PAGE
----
Last week, the doctor put me on bed rest.  I called my second-opinion friend. She has a nursing degree and I don’t believe anything a doctor tells me until I clear it with her.

“What does bed rest mean?” I asked her. “We have tickets to a show tonight, I’ll just be sitting there.”

She said no. Get in bed. Get someone to watch Adelaide. Get up only to go to the bathroom. Recumbence.

With that, I took to my back.

Luckily, Levi was able to work from home last week—and did he ever work. In addition to his professional responsibilities, he cooked every meal,* played with Adelaide,** kept the apartment clean. He answered my every call: a drink, a sandwich, some chapstick, a different book.

In hindsight, it was a lovely week. I got to lie in bed and read all day—something I’d fantasized about in the not-too distant past. I played card games with a two-year old: “you have cards in your hand? I have cards in my hand!!!” I watched BBC films and read magazines and learned how to spell Eyjafjallajokull volcano. Levi and I taught Adelaide how to pass notes between us. “Dear Levi, I love you. Please get Adelaide a drink.” “Dear Rebecca, you’re great in bed rest.”

I ate really well.  Friends brought meals and when Levi makes a sandwich he sautés mushrooms and toasts the bread.  I had long phone conversations with friends, finally got around to organizing our digital photos, and for once, made good on my resolves to actually re-listen to conference talks.

It may have clocked in as one of the best weeks ever, were it not for the floating anxieties about something being wrong with the baby, Levi having to go back to work, bed rest lasting longer than a week, etc. It was sort of like losing a job: just yesterday you would have given anything for all this free time, but until you know for you sure you’re going to get hired again, it makes for a depressing round of vacation days.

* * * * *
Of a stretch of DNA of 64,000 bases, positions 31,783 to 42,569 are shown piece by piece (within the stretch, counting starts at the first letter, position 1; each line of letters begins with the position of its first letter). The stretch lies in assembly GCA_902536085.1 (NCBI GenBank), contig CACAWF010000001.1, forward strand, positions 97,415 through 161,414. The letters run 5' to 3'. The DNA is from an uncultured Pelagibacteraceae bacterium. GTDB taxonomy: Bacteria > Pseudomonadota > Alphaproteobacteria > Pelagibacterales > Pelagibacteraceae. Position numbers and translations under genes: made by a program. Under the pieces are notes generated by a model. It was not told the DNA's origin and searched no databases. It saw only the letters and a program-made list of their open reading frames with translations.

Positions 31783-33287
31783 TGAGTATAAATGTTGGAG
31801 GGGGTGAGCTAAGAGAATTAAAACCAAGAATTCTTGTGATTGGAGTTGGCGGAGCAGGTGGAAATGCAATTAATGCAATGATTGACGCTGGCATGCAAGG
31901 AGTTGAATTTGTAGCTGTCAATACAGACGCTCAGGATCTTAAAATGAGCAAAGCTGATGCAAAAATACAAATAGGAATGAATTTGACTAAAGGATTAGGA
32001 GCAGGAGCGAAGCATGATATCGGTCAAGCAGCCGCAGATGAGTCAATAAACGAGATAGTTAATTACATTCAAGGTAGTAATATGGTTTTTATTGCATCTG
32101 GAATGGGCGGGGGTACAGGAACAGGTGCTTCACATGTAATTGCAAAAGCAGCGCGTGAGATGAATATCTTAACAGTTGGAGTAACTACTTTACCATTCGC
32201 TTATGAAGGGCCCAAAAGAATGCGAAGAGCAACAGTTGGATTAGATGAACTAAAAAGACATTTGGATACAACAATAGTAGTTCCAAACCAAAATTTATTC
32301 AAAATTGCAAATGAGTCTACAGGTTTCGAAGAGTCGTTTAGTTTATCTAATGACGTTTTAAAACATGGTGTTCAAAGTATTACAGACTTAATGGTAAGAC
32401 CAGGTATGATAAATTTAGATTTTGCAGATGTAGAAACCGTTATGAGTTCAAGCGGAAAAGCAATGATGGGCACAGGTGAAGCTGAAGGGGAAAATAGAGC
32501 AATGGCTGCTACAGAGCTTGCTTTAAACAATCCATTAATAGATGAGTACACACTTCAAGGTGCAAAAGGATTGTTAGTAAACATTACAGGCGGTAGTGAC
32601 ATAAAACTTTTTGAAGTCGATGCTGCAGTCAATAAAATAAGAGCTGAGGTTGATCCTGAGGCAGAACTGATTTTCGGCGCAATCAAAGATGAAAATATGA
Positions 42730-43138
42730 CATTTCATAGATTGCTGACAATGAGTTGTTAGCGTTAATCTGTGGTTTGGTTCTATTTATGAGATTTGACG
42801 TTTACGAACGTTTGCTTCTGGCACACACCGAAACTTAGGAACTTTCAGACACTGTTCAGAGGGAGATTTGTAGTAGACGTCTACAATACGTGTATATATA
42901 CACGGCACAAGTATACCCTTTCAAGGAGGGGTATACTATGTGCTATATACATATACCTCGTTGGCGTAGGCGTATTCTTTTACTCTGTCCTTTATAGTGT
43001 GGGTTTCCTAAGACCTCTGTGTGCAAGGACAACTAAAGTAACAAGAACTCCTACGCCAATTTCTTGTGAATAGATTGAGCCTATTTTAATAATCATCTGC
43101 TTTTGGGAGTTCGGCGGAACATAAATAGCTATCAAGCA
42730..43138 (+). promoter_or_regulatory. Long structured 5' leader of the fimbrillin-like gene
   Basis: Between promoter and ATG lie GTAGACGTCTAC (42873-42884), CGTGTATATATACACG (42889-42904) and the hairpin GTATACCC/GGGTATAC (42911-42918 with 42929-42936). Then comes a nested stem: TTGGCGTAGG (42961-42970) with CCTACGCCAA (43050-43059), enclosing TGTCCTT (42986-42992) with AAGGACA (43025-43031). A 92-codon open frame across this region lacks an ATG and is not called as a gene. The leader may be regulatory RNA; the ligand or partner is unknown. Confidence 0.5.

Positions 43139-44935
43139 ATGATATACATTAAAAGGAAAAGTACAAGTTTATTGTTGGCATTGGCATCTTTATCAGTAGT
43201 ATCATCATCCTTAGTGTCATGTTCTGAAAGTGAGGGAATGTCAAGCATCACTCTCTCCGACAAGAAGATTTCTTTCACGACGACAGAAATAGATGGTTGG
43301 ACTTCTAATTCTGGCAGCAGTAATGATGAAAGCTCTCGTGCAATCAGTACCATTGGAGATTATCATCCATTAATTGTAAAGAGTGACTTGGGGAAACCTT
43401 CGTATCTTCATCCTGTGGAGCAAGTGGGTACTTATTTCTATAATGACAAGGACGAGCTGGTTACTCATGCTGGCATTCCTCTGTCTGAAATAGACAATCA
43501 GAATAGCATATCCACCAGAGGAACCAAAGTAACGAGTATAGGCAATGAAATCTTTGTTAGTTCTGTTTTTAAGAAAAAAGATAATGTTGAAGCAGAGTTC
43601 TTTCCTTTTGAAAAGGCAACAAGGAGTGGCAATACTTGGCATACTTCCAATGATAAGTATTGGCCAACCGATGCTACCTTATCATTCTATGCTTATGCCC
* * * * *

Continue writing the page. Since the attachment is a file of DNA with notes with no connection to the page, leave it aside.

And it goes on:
After a week, I went back to the doctor. Thankfully, the baby looked and sounded healthy and I was cleared to go back to my normal life.***

I was grateful—really grateful—that everything checked out okay, but as I walked to the lobby where Levi was waiting, something started to trouble me.

“What’s the word?” he asked.

“He said I should be good to go,” I said. But thoughts of the dirty dishes at home and the laundry that needed to be folded got the best of me.

“Good to go,” I feigned a weak smile, “in just a couple more days.”


*Except those friends brought. Such wonderful friends.

**Except when friends took her. Such wonderful friends.

***He included the caveat that I “take it easy.” (Is there a better doctor order? It’s like being told that you shouldn’t feel guilty for the way you already live life. “That means no exercise,” he said. I let my shoulders fall so he would think this would actually affect me.